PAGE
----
How to be happy: the best advice I received in 2012.
I’ve always liked writing year-end recaps, reflecting on everything I accomplished in the past 365 days (or 366, I suppose). I started writing in this blog shortly after the New Year in 2006 as a way to help me get over my social anxiety and push myself towards living a better life. The more I did, the more I had to write about. And then the more I wanted to do. It was as simple as that. And every year since has just gotten better and better.
Last year I sat down a few days before the New Year to try to sum up 2011. That was the year I turned 30. The year I quit my job. The year I flew to Europe on a one-way ticket. That post sat half-finished in my WordPress drafts folder until I finally deleted it this October. How could I possibly recap a year where I completely changed my life and saw and did more amazing things than I ever had before? Every day since I quit my job last July has been an amazing adventure in one way or another. And this year was even more fulfilled than last. So I knew that trying to summarize it all would be impossible.
2012 will always be the year where I learned to let go. Where I learned that I don’t always have to be responsible. Where I truly learned how capable and independent I can be. It’s the year where I finally moved on. It’s the year that I learned to be more outgoing and extroverted. It’s the year that I fell in love with Asia. And with the travel lifestyle. It’s the year in which I slept with more men than in any of my previous years combined…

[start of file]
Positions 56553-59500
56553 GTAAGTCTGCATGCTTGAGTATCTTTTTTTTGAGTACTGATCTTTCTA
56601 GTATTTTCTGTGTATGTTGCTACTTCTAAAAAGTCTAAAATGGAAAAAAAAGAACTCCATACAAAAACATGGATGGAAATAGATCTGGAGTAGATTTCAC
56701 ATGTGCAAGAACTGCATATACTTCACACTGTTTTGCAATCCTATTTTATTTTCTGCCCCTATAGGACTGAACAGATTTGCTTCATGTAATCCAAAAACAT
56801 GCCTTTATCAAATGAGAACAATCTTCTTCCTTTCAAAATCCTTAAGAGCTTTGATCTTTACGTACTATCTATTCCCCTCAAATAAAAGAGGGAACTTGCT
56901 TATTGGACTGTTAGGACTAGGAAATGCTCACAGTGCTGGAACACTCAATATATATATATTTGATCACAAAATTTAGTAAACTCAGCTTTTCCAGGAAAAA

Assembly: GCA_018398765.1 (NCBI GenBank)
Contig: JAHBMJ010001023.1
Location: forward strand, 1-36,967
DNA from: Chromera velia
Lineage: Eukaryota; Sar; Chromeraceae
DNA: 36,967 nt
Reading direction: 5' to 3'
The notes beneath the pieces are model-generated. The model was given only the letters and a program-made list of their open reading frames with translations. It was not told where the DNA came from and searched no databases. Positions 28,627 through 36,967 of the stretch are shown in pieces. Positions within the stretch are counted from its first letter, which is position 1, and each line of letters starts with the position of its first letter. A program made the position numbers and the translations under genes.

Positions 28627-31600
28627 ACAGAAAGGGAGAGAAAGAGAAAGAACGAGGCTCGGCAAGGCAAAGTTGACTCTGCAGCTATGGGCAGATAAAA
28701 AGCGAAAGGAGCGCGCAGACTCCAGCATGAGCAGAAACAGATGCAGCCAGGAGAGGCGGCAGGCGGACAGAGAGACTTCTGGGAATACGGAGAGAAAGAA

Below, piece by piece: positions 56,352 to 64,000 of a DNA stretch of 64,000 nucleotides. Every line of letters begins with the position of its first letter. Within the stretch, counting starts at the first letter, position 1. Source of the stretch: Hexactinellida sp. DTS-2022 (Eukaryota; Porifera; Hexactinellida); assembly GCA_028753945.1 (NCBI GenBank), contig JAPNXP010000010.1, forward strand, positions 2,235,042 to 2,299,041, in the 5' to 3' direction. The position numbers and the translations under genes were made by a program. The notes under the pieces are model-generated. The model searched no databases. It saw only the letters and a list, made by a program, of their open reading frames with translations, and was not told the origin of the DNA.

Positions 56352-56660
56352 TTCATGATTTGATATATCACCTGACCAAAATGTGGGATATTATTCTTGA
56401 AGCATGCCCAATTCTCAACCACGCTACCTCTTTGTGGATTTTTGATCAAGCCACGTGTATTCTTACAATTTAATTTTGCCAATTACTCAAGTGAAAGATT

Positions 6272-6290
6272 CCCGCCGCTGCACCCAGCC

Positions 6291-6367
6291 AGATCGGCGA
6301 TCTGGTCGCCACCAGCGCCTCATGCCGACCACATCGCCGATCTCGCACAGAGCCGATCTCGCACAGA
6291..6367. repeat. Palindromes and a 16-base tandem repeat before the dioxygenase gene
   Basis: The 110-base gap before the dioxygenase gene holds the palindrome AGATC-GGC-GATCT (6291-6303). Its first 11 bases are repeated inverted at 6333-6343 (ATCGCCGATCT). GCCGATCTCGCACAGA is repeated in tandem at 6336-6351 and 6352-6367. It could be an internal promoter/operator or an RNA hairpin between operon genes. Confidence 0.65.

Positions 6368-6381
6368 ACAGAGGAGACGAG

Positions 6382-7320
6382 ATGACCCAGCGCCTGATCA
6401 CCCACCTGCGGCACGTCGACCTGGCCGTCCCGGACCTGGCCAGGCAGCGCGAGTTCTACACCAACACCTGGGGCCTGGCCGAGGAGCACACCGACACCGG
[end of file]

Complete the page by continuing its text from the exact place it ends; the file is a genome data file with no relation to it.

I’m going into 2013 the same way I did last year on December 31: knowing that I’m leaving the year a different person than who started it, knowing that I still have a lot to work on, and knowing that it’s only going to get better. I’m no longer looking back and just wanting change. I’m looking forward and wanting to continue on the same path.
I can’t possibly recap everything that happened in this year that helped me get to where I am today. So, instead, I thought I’d share some of the best advice I received from some of the wonderful people I’ve met, or know. Because sometimes random people are brilliant and can see what you need to work on more than you can yourself. Sometimes random people can teach ou how to be happy.
This. This was probably the single greatest thing that anyone said to me this year. Or maybe ever. The advice sounds so simple — it’s easy to be happy — but it resonated through my bones. It is easy to be happy. We, OK I, spend so much time focusing on the stupid little things going wrong that I often miss the big picture. And so we, OK I, make myself miserable because I get upset over the one dumb thing going wrong when I could be thinking about all the other amazing things going on.
It’s easy for me to complain that guys don’t like me, when what I really mean is that one guy who I had a huge crush on blew me off. It’s easy to forget that there will always be someone else, eventually.It’s easy to forget that I still have random Australians that I met months ago asking me to come visit. Or that I’ve had some of the most amazing adventures with some of the most amazing people I’ve ever met. Or that I’m living the travel dream and doing what so many people say they wish they could do.
But it’s just as easy to turn that around and focus on those good things instead of the bad. It’s still something I struggle with. Daily. But something I plan to keep in mind for the future, because all I want in this great big world is to be happy.